Spotify CEO Daniel Ek Personally Visits Brussels, Encourages European Commission to ‘Accelerate’ Apple Antitrust Case

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Brussels’ Berlaymont building, which serves as the headquarters of the European Commission. Photo Credit: EmDee

Back in March of 2019, Spotify levied a European Union antitrust complaint against Apple over the 30 percent App Store fee that it charges certain developers for in-app transactions. Now, as EU officials have yet to hand down a ruling, Spotify CEO Daniel Ek has reportedly traveled to Brussels in an attempt to “accelerate” the process.

The 39-year-old Spotify head and co-founder just recently traveled to the EU’s Brussels headquarters to discuss the case’s progress, according to the Financial Times. As mentioned, Stockholm-based Spotify – which has long criticized the App Store’s developer fees, including via an all-encompassing “Time to Play Fair” campaign and a “Coalition for App Fairness” group – filed an EU complaint against Apple over three years ago.

June of 2020 saw the European Commission (the EU’s executive branch) respond by launching a pair of antitrust probes – one stemming from Spotify’s complaint, the other from a complaint submitted by Rakuten-owned e-book company Kobo – and it’s worth highlighting that Apple in November of the same year reduced App Store fees to 15 percent for developers that earn less than $1 million annually.

Needless to say, this group excludes Spotify, as the streaming giant pulled down close to $3 billion during 2022’s second quarter alone. April of 2021 saw the European Commission formally accuse Apple of distorting “competition in the music streaming market as it abused its dominant position for the distribution of music streaming apps through its App Store.”

“The Commission’s preliminary view is that Apple’s rules distort competition in the market for music streaming services by raising the costs of competing music streaming app developers. This in turn leads to higher prices for consumers for their in-app music subscriptions on iOS devices,” the EU Commission wrote.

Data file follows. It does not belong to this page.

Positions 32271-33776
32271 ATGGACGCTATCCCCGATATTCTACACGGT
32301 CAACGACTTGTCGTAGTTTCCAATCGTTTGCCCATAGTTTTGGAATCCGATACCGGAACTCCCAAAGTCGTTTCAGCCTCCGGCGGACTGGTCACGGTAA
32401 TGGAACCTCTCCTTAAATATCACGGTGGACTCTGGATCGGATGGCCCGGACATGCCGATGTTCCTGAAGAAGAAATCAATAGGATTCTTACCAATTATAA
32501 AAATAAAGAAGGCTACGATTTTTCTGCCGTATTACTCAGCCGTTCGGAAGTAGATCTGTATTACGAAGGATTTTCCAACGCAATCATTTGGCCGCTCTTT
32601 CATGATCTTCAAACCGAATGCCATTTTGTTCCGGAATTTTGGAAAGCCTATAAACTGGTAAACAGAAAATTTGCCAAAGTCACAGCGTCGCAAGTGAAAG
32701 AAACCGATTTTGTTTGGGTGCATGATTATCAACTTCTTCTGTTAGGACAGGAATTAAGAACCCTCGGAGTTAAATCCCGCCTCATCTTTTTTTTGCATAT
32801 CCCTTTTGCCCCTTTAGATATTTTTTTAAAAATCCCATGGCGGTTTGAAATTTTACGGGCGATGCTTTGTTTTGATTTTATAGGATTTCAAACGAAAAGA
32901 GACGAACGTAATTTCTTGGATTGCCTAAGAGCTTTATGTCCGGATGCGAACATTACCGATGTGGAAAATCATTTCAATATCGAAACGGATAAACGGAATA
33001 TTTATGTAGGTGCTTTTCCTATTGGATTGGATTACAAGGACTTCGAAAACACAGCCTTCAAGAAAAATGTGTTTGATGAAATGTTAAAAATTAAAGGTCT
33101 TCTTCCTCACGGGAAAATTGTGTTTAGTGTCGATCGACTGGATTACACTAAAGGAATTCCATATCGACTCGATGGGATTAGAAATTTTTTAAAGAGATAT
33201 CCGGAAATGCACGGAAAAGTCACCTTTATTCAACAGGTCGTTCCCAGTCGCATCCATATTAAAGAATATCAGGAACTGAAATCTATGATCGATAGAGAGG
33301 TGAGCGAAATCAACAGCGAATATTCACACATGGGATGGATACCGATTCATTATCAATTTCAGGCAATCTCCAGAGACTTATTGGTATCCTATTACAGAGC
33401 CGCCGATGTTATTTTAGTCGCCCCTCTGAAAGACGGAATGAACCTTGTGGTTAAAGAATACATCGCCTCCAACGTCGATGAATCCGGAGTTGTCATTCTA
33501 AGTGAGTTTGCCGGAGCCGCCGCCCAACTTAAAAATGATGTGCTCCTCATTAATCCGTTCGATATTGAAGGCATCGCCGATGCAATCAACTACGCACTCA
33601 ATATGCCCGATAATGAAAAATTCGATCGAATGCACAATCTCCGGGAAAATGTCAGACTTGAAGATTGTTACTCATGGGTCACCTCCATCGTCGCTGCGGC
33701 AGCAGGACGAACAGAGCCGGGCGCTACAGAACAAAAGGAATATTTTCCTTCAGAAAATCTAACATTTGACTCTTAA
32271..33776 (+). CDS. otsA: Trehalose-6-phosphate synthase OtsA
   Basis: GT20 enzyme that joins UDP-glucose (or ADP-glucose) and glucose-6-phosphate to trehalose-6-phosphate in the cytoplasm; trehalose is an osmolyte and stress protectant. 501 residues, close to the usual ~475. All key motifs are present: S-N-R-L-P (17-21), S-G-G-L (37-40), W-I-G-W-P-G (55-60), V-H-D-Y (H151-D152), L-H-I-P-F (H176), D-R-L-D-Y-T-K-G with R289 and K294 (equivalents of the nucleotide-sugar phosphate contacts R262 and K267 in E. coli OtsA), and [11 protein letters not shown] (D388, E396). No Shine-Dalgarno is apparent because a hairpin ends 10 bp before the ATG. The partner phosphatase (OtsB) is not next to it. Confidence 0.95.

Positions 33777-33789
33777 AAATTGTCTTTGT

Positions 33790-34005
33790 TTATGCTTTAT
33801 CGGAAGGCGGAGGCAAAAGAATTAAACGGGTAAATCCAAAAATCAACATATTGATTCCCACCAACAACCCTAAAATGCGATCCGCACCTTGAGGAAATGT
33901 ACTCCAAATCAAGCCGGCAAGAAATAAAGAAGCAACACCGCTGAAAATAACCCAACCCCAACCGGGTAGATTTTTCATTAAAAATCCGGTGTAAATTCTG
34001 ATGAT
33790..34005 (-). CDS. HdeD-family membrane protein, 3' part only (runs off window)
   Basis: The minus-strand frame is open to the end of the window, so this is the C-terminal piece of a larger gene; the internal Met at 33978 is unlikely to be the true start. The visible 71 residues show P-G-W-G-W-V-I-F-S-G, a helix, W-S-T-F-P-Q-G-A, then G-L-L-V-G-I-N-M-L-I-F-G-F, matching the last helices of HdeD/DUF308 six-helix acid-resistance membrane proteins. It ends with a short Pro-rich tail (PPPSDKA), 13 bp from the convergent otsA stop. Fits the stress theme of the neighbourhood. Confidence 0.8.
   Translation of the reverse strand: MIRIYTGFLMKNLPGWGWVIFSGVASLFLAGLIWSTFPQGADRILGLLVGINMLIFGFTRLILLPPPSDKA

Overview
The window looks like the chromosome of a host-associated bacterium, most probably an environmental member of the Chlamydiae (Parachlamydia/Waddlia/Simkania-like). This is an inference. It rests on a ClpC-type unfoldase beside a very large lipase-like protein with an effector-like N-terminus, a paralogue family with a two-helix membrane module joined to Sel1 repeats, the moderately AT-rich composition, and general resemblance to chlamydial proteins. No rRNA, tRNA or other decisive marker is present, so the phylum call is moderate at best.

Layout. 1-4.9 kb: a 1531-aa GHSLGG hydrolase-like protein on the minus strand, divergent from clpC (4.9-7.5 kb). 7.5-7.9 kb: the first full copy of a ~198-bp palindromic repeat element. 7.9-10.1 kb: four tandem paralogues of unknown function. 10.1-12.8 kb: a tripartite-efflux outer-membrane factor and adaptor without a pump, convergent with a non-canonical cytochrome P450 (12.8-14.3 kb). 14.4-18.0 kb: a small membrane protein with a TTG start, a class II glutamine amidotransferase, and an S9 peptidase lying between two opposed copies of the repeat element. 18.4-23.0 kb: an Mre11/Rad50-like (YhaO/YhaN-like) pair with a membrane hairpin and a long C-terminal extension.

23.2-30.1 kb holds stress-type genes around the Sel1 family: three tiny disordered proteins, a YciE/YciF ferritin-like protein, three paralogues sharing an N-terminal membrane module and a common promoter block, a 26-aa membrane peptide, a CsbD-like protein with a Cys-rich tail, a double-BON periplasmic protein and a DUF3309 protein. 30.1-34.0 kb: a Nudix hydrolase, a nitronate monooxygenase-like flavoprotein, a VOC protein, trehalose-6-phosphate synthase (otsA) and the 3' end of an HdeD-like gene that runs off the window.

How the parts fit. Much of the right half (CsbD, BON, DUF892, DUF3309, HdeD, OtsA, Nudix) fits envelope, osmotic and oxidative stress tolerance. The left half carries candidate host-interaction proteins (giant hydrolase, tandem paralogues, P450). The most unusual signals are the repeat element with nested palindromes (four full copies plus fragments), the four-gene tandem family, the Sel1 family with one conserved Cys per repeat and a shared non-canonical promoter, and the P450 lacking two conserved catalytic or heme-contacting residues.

Of course, Apple fired back against the development with a statement, indicating in part: “Spotify does not pay Apple any commission on over 99% of their subscribers, and only pays a 15% commission on those remaining subscribers that they acquired through the App Store. At the core of this case is Spotify’s demand they should be able to advertise alternative deals on their iOS app, a practice that no store in the world allows.”

(Spotify has rather predictably continued to take aim at Apple publicly, including by describing the company as a “ruthless bully” and likening the App Store to an “abusive power grab” amid a stateside antitrust battle. Additionally, Spotify maintained that a series of App Store concessions Apple made one year ago as part of a settlement with the Japan Fair Trade Commission didn’t go far enough in curbing allegedly anticompetitive practices.)

Now, with nearly 18 months having passed since the European Commission introduced the aforementioned accusations against Apple, Ek has personally visited Brussels to try and speed up the process, per statements he provided to the Financial Times.

While in Belgium’s capital city, Ek is said to have met with competition commissioner Margrethe Vestager, VP for values and transparency Věra Jourová, and the team of internal market commissioner Thierry Breton.

“I was asking [Vestager] what I can do to make sure this case moves faster,” Ek said in the FT interview. “As an entrepreneur you always want anything to happen yesterday. These regulatory processes take time so, so far, I guess [it’s] normal, but that doesn’t mean that one shouldn’t try to accelerate them or try to make more progress.

“I’m hoping [my communication with EU officials] raises the awareness and the attention on the agenda and that the priority becomes even higher,” the Stockholm native drove home, noting also that Vestager shares his frustration with the investigation’s pace.

Elsewhere during the brief sit down, Ek expressed support for EU regulatory measures like the Digital Markets Act and the Digital Services Act, but made clear his opinion that more sweeping laws are necessary given the rapidly evolving tech landscape.